For the article in Arabic click here.
Fight for Humanity publishes a report to summarize the main discussions at a meeting hold in Geneva on 23 May 2019 about the possible legal solutions for members of the Islamic States detained in North-East Syria.
The meeting, co-organized by the NGO Fight for Humanity and the Geneva Academy of International Humanitarian Law and Human Rights, gathered more than 50 legal experts, representatives of States, international organizations, NGOs, and from North-East Syria.
Based on the meeting report and despite divergences among participants, Fight for Humanity has formulated ten recommendations:
1- Include the victims’ associations in any legal process. A dialogue with the victims’ associations is necessary. The first objective of a legal process is to get reparation for the victims, and they should have their word to say on what is acceptable/desirable to them.
2- Put emphasis on “war crimes” rather than “terrorism” crimes. At the time of judging the detainees all legal experts agreed it would be easier to rely on international humanitarian law (IHL) to judge the detainees rather than anti-terrorism laws. IHL has an international basis that can apply to all detainees while anti-terrorism laws are different for each country.
3- Coordinate with the different stakeholders. This issue involves 70 different States and their different ministries (Ministries of Interior, Justice, Foreign Affairs), the Self-administration in North East Syria, international institutions, human rights organizations and legal experts. A coordination is necessary to avoid a fragmentated approach with differences in the treatment/judgment of detainees.
4- Combine solutions. Although there is a need for coordination, there is no “one-size-fits-all”. During the meeting, several options were discussed. In the first option, the detainees would stay under the control of the NES/SDF which might judge them. The second option implies the establishment of an international tribunal under the sponsorship of the United Nations or of several countries. The third option is the repatriation of the detainees to their countries of origin or the transfer to a third State.
5- Ensure fair trials. Whatever the justice option is, it is essential that the international community, if it does not want to create another generation of jihadist fighters, ensures that the families of the currently detained fighters from ISIS have no reasons to criticize how trials are conducted or how their spouses/parents/relatives are treated in detention.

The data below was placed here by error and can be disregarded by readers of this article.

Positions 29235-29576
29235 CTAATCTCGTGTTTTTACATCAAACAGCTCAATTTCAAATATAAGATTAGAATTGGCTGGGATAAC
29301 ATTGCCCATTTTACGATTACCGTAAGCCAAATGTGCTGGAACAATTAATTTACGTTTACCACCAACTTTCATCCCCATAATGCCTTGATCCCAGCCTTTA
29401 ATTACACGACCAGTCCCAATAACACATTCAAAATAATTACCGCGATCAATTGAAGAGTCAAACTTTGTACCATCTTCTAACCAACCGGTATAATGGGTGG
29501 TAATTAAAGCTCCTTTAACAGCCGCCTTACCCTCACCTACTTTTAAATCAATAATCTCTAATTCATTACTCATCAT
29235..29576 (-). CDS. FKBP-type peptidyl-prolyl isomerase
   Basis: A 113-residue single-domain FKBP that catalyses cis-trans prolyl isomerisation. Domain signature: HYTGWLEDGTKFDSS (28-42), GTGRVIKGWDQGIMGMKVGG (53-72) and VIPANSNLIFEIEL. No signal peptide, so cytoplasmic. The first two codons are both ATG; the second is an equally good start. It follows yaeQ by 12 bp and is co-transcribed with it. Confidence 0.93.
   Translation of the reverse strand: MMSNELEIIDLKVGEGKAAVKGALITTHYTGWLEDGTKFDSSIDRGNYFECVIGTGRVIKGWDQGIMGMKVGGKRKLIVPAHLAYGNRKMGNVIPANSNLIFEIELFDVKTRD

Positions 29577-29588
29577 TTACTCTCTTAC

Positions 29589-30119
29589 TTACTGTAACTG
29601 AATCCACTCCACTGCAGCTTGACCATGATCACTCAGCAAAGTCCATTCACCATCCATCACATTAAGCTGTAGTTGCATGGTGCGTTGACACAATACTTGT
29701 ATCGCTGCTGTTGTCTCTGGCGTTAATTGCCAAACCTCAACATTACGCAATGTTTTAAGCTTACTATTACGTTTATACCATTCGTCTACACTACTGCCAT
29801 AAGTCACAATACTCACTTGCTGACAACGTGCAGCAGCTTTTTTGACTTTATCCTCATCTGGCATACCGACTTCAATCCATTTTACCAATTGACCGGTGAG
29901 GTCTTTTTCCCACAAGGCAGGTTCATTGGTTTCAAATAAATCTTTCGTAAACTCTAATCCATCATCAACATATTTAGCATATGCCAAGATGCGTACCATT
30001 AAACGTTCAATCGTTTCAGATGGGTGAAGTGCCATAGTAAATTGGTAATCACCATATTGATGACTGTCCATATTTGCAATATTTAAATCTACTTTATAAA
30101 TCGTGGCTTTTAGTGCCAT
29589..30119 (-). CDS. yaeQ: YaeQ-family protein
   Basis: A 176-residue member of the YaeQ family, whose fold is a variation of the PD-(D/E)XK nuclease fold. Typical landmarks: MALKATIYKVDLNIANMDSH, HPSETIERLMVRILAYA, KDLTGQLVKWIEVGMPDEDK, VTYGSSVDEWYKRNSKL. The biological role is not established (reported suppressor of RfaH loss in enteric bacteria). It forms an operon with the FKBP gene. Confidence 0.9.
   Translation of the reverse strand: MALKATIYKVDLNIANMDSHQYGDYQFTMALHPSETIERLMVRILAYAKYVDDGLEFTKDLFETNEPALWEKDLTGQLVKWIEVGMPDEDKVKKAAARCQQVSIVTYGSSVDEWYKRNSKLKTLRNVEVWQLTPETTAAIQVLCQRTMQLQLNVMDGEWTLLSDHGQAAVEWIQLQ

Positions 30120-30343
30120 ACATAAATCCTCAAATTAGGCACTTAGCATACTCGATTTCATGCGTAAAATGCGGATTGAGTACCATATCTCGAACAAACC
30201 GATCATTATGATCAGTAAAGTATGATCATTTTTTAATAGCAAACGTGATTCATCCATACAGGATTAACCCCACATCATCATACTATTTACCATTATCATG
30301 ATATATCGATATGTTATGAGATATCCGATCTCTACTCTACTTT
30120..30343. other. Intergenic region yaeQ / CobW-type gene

6- Avoid creating a perception of “victor’s justice”. A selective justice, for example a justice that would only prosecute ISIS members would create this perception unless steps are taken to mitigate this impression. Many parties have been involved in the Syrian/Iraqi conflict and have been accused of committing violations. An incomplete justice could be very damaging for the system of international justice and would jeopardize the stability of the region on the long term.
7- Include the situation of all detainees in the discussions. Although different solutions might be found for different kind of detainees, the principle of non-discrimination should be applied: all detainees should be included in the discussions whatever their age, gender, or nationality.
8- Treat children with special care. At the meeting, the NES/SDF stated that over 50 children below 18 are detained in special centers. They were associated with the Islamic State and some of them were trained or used for combats. They should be treated differently from all the other detainees and receive special care.
9- Take responsibility. The international community has a duty to support solutions to this issue, they cannot let the NES/SDF – a non-State entity – take the entire responsibility to maintain in detention or judge these detainees. The NES/SDF has limited resources and does not have the logistic and legal capacity to judge so many international and national detainees.
10- Act quickly: The situation involves many legal, logistic and political challenges and all the actors involved does not seem to agree on a common solution. However, there are urgent humanitarian and human rights concerns that can’t wait – radicalization of the detainees, their families and their communities is ongoing, putting the stability of the region at risk.
More than 2'000 foreigners from 70 different countries, 3'000 Syrians and a similar number of Iraqis - men, women, children - are reported to be detained by the Self-Administration in North East Syria (NES) and the Syrian Democratic Forces (SDF). The NES/SDF has called for the support of the international community to judge them after many of their countries of origin decided to not to repatriate them.